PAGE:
New California Massage Therapy laws long overdue
Wendy Hammarstrom massages Freida Wone, Innerworks Center, Philadelphia
Although I have expressed my frustration with the process of becoming credentialed through the California Massage Therapy Council, as have many others, I was thrilled to hear the following news, in a letter from Ahmos Netanel:
You might have heard by now that Governor Arnold Schwarzenegger vetoed AB 1822. The CAMTC and the massage therapy community strongly believe that the governor listened to reason instead of rhetoric in making his decision, and that the veto itself reflects the disciplined, transparent and cooperative approach we have brought to certification of massage therapists in California.
In his veto message to members of the Legislature and the public, Governor Schwarzenegger wrote:
“I am returning Assembly Bill 1822 without my signature. This bill is unnecessary and inappropriately requires specific law enforcement association appointments to the California Massage Therapy Council (CAMTC). This Council is already working closely with law enforcement professionals across the state to ensure the profession is appropriately screened for past criminal activity before being certified. In addition, there are members of the public, not associated with the massage industry, already appointed to this Council. For this reason, I cannot sign this bill.”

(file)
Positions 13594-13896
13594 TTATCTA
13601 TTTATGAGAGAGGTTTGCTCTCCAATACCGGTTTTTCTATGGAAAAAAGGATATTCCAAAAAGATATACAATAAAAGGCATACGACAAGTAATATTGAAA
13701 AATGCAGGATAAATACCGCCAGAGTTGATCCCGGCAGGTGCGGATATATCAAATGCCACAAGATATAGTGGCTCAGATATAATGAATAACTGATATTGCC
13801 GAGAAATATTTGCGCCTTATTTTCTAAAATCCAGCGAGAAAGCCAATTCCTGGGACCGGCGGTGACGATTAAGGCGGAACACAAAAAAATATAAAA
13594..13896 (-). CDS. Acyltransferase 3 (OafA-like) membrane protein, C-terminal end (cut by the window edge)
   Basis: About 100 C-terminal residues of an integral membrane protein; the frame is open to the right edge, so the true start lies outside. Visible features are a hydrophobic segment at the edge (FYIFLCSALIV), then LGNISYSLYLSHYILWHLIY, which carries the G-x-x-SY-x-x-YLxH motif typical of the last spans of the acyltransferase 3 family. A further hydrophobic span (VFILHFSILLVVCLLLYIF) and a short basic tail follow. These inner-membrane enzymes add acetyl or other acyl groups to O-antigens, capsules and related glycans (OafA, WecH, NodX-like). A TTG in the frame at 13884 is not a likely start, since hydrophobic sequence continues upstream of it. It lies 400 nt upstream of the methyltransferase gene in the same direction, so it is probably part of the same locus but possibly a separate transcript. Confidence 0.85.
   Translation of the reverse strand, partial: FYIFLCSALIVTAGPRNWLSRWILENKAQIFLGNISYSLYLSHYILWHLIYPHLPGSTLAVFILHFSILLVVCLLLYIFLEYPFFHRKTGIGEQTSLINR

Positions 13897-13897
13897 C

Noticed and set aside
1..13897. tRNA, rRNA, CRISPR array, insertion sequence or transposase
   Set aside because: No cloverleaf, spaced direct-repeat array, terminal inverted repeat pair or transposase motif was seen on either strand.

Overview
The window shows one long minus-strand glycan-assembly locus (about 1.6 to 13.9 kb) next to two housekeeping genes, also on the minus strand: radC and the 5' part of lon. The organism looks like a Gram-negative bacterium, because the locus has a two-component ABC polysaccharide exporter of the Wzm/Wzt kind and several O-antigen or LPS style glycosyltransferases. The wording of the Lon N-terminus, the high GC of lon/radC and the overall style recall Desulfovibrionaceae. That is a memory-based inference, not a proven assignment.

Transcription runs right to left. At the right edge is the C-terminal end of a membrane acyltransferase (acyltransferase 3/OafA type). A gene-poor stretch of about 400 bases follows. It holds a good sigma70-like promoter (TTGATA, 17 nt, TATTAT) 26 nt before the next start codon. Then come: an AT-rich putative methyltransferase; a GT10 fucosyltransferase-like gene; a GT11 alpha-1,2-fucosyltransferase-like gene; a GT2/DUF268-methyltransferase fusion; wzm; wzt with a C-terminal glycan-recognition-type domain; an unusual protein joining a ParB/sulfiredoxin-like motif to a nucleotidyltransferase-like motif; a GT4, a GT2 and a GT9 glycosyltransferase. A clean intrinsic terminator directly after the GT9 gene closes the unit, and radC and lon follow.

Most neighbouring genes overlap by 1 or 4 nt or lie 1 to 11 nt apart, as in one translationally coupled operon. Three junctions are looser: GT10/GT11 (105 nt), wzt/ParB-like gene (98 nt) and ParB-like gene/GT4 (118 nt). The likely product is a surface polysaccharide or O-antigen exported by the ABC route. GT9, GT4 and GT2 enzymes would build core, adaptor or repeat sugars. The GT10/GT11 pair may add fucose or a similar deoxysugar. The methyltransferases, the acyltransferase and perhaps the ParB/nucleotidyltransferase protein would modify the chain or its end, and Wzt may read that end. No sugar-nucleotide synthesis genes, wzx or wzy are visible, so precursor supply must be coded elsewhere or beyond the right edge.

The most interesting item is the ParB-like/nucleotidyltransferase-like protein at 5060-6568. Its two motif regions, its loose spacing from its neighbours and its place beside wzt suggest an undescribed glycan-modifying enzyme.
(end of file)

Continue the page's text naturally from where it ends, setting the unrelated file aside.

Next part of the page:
In a decision of equal importance, the Governor signed Senate Bill 294, by the Chair of the Senate Business and Professions Committee, Senator Gloria Negrete McLeod. This measure contains language written by Legislative Counsel and supported by the massage therapy community, clarifying that statewide certification by the CAMTC does allow CAMTC certified massage professionals to practice anywhere in the state – in general law cities and charter cities alike.
On behalf of the CAMTC Board, I would like to thank all of the therapists and practitioners who stood up for their profession. The Board is very proud of how the massage therapy community so cogently expressed to policymakers the critical role they play in providing safe, quality care in California. You and your colleagues are the ones who told the story of an honorable profession that is doing an extraordinary job of working constructively with law enforcement to weed out the bad apples. It is rewarding that massage professionals were able to make their own case against very difficult odds, but it is equally important that we leave the door open to our critics so they can be further educated about the benefits of massage therapy.
Chief Executive Officer
CALIFORNIA MASSAGE THERAPY COUNCIL
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